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You'll Never Guess The Secret Ingredient In These (Vegan, GF) Red Velvet Brownies

Liz Moody
Contributing Food Editor By Liz Moody
Contributing Food Editor
Liz Moody is a food editor, recipe developer and green smoothie enthusiast. She received her creative writing and psychology degree from The University of California, Berkeley. Moody is the author of two cookbooks: Healthier Together and Glow Pops and the host of the Healthier Together podcast.
healthy Red velvet brownies
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While red velvet is often made from food coloring, it was originally the product of beets—and in this recipe from her new book, Vegetable Cakes, Ysanne Spevack harkens back to the original. While Vegetable Cakes features some pretty out-there creations (including desserts featuring kale and other leafy greens!), this one is actually fairly intuitive—the beets add an earthy sweetness that perfectly complements chocolate's rich flavor.

According to Spevack, it isn't actually that hard to incorporate vegetables into desserts. "I never use an ingredient and try to mask its flavor," she says. "With vegetables, I am celebrating their delicate herbal flavors. The easiest way people understand this is by talking about lavender—lavender isn't sweet; it has a very 'green' flavor, but nobody questions how this herbal flavor is suited to a cake. That's how it goes for all the vegetables I've incorporated into cakes and desserts. That delicate herbal notes of anything from spinach to radishes are presented in a new and exciting way isn't about smuggling veggies into desserts but celebrating their wonderful flavors in a new context."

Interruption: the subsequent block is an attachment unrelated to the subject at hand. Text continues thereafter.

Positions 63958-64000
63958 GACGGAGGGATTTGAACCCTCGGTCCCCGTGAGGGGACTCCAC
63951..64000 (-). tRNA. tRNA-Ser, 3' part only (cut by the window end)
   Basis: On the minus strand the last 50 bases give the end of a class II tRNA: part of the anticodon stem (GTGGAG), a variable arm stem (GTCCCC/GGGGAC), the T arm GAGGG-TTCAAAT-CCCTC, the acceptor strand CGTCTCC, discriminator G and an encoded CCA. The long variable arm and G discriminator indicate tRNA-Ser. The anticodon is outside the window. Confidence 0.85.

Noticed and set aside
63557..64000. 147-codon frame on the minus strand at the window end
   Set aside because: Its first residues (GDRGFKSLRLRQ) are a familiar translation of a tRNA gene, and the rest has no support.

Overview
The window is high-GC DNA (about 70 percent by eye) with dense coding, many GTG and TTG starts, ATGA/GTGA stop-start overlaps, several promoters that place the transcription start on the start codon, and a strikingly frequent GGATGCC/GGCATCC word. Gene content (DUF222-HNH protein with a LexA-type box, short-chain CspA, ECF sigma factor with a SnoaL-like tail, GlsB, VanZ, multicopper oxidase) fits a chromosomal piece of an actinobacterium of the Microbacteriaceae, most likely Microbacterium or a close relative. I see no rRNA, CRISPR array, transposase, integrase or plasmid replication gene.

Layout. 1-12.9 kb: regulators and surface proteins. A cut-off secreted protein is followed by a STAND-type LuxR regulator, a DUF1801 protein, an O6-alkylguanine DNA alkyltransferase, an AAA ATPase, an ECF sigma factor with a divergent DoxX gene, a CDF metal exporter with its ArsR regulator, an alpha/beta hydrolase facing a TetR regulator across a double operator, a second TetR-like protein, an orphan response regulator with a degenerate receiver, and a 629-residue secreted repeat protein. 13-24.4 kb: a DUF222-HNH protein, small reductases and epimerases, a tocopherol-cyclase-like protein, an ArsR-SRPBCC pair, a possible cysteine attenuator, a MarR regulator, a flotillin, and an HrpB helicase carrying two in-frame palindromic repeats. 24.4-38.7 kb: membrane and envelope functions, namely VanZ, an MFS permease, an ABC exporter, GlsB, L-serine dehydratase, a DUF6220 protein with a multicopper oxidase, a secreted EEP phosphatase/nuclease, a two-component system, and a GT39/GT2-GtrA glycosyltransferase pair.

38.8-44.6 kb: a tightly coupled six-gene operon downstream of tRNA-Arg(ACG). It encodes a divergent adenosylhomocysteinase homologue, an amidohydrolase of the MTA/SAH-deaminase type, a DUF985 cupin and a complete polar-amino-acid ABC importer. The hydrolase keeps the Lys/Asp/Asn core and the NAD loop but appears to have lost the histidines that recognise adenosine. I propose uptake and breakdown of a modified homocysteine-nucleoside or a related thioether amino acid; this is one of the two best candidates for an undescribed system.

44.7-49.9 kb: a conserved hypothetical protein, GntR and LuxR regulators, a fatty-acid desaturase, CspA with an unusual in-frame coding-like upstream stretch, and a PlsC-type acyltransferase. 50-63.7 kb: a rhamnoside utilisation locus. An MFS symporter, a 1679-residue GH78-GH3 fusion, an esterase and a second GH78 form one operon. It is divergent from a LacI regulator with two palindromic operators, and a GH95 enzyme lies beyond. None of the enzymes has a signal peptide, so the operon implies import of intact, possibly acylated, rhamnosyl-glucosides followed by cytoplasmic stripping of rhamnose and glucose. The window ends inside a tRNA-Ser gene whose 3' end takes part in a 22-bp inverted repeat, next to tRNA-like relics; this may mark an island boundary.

These brownies also feature a delicate floral sweetness, courtesy of a few drops of rose essential oil, and a perfect fudgy texture, which they owe to aquafaba, the liquid leftover in chickpea cans.

Whether you make 'em for someone you love or just to nosh on your own, with this many healthy ingredients, you can feel good about eating as much rich, fudgy goodness as you'd like!

Beet Rose Chocolate Brownies

Makes 20 brownies



  • 1¼ pounds whole beets
  • 3½ ounces coconut oil
  • 2 ounces maple syrup
  • 7 ounces dark chocolate, 100 percent cocoa solids, chopped
  • 3½ ounces aquafaba (i.e., the liquid from canned chickpeas)
  • 3¾ ounces coconut sugar
  • 2 to 3 drops rose damask essential oil (do not sub other types)
  • Pinch of pink or sea salt
  • 3¼ ounces cornstarch
  • 1 teaspoon baking powder
  • 1 ounce dry unsweetened shredded coconut


  1. Preheat the oven to 400°F and grease and line an 8-by-12-inch baking pan. Place the beets in a pan of boiling water and bring back to a boil. Simmer for 20 minutes until soft.
  2. Drain, reserving a small glass of the liquid. Allow the beets to cool, then peel. Liquidize in a blender until a purée-like consistency, then transfer the beet pulp to a large mixing bowl.
  3. Mix the oil, syrup, and chocolate with the beet and stir thoroughly until combined.
  4. In a separate bowl, whisk the aquafaba with an electric whisk for 8 minutes until thick and glossy. Whisk in the sugar for 30 seconds, then fold the mixture into the beet. Add the rose oil (just a drop or two is needed if you are using the purest oil) and salt, then mix in the cornstarch and baking powder.
  5. Pour the batter into the prepared pan and bake for 15 minutes, or until set on top. Turn the oven down to 350°F and cook for a further 15 minutes. Allow to cool completely.
  6. In the meantime, scatter half of the desiccated coconut on another baking pan lined with baking parchment and sprinkle over 2 teaspoons of the reserved beet cooking water. Mix briefly, then turn the oven down to 200°F and bake for 5 minutes.
  7. Cut the brownie into squares and sprinkle with the dyed purply-pink coconut and the remaining white desiccated coconut. Serve.

Based on excerpts from Vegetable Cakes by Ysanne Spevack, with the permission of Lorenz Books. Copyright © 2018.

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